“For every choice we make, we kill off an alternate future. Sometimes we have to live with their ghosts.”
That quote is what hundreds of locals read before they stepped into April Soetarman’s Museum of Almost Realities.
April is a Seattle artist who likes to get people thinking about their own lives — sometimes when they least expect it. We wrote about her last year, when she posted ordinary-looking signs around the city that said extraordinary things. Like the one that was on a fence at Gas Works Park: “Notice: I never stopped loving you. I hope you’re well.”
The Museum of Almost Realities is her latest project — a collection of fictional artifacts “from the life you might have had.” Everything from the license plate of the car that didn’t hit you to the apartment keys in the city you never lived in. Each artifact in the collection is presented in the second person, but inspired by April’s own life. One is a piano book, labeled with the year — 1998 — and this quote: “‘You know,’ she said gently, ‘You don’t have to continue, if you don’t want to.’’
The exhibit popped up at the Seattle Art Museum during SAM Remix on March 30, and April’s working on a print and web version so more people can “visit.” In the meantime, she answered a couple questions about what she thinks looking back — and letting go — is all about.
You invited Seattleites who visited the museum to “release their own regrets,” and more than 100 people contributed what-ifs from their own lives. What did people turn in?
“The most common themes were what-ifs in career (jobs they wished they had taken) and love (people they wished they had loved, or wish they hadn’t loved), followed by travel. Some of them were things that were beyond the contributor’s control. Those were some of the most heartbreaking, seeing people carry guilt about something that wasn’t their fault, that they had no active choice in.”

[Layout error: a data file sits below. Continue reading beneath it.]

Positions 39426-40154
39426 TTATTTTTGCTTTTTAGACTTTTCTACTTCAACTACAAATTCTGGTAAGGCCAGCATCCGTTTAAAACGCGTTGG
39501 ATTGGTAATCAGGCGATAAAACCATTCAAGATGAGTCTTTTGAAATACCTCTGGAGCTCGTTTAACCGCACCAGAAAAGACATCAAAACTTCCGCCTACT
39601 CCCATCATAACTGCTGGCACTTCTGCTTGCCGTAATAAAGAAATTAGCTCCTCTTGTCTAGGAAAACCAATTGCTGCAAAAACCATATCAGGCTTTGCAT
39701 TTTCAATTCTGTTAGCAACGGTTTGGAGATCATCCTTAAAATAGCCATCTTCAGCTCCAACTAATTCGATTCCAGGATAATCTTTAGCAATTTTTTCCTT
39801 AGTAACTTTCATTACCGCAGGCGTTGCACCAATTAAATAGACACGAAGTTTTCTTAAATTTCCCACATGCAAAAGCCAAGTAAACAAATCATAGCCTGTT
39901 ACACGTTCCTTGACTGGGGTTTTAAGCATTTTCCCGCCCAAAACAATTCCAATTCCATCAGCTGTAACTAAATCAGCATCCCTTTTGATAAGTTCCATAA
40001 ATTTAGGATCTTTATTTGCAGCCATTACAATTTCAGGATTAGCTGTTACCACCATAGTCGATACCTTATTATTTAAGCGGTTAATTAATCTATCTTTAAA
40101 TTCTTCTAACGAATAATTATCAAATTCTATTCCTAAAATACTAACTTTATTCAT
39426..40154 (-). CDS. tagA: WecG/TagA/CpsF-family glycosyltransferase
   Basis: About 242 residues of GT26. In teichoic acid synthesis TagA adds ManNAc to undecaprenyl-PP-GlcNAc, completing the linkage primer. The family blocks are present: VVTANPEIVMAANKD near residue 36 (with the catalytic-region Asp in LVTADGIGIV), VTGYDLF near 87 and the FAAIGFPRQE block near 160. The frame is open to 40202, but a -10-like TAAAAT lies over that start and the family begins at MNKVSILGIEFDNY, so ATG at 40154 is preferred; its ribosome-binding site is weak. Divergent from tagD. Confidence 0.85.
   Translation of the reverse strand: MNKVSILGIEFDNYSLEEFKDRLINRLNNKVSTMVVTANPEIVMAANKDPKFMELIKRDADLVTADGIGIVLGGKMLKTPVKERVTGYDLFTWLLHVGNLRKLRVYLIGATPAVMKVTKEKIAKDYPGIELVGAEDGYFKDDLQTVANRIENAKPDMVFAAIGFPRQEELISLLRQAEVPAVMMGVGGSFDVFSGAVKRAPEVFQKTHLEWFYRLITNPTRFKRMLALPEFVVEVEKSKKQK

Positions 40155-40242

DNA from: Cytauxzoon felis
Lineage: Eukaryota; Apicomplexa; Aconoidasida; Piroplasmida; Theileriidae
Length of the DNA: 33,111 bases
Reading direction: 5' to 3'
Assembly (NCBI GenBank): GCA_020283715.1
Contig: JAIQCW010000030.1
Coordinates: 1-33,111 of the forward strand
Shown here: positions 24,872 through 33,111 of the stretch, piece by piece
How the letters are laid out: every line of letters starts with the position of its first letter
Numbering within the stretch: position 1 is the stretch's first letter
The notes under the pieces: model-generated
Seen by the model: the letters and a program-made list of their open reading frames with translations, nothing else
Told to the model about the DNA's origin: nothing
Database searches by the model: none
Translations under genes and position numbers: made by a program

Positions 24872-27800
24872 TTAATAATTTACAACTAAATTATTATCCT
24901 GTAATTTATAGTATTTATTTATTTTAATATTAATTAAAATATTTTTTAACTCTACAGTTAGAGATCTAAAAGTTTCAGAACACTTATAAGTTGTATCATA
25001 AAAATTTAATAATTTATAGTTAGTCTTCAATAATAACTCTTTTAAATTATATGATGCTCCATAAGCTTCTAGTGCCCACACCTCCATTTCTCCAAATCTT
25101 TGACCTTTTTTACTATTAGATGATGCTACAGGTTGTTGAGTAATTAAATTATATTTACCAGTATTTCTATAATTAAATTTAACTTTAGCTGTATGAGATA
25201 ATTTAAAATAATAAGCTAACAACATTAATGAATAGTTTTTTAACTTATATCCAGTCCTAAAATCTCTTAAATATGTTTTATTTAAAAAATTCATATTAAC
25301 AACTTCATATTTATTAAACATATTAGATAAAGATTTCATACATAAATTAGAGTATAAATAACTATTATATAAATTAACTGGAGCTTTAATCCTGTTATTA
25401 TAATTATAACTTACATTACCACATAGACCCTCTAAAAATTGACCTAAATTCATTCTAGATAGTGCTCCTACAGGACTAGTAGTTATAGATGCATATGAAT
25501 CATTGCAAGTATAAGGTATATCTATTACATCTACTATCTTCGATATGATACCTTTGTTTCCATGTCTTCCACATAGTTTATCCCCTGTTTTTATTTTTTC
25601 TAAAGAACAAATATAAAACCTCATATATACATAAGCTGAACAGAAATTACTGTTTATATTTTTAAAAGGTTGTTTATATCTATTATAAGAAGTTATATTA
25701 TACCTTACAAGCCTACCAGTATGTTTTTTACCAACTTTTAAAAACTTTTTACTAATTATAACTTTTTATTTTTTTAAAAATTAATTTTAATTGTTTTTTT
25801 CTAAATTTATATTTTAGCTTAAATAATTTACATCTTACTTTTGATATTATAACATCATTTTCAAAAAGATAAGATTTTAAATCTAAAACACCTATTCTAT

You exhibited the Museum of Almost Realities first in New York and then in Seattle. What’s one thing that was different?
“I had more people in Seattle say that the “Office Mug” artifact made them upset. It reads: ‘You didn’t buy that one-way ticket to Chicago. You played it safe, this time around. You’re looking out for your future, of course, and you stay at the job, it’s fine, you tell yourself every 12-minute morning commute, day after day. Stability is worth the price of freedom.’”
What’s something you hope people can take away from the project?
“We’re each the curators of our own personal Museum. We can choose to stuff our pockets with the past and have it drag us down, or we can discard it completely, but the Museum sorta exists in that middle ground, where we’re acknowledging how important something was, but also leaving it behind to not weigh us down in our day to day.”
Lots of people in Seattle are new here, or are making big decisions about how they want to live here. How important do you think it is to look back?
“I think it’s important to look back before looking forward, like checking your rear-view mirror. Don’t live in the past, but don’t pretend that it didn’t happen. It’s more about acceptance, and space, and distance, and reflection so you can be more clear going forward.”
April’s next project is something she’s calling the “Department of Emotional Labor.” Want to stay up to date with her work? Sign up for her newsletter here.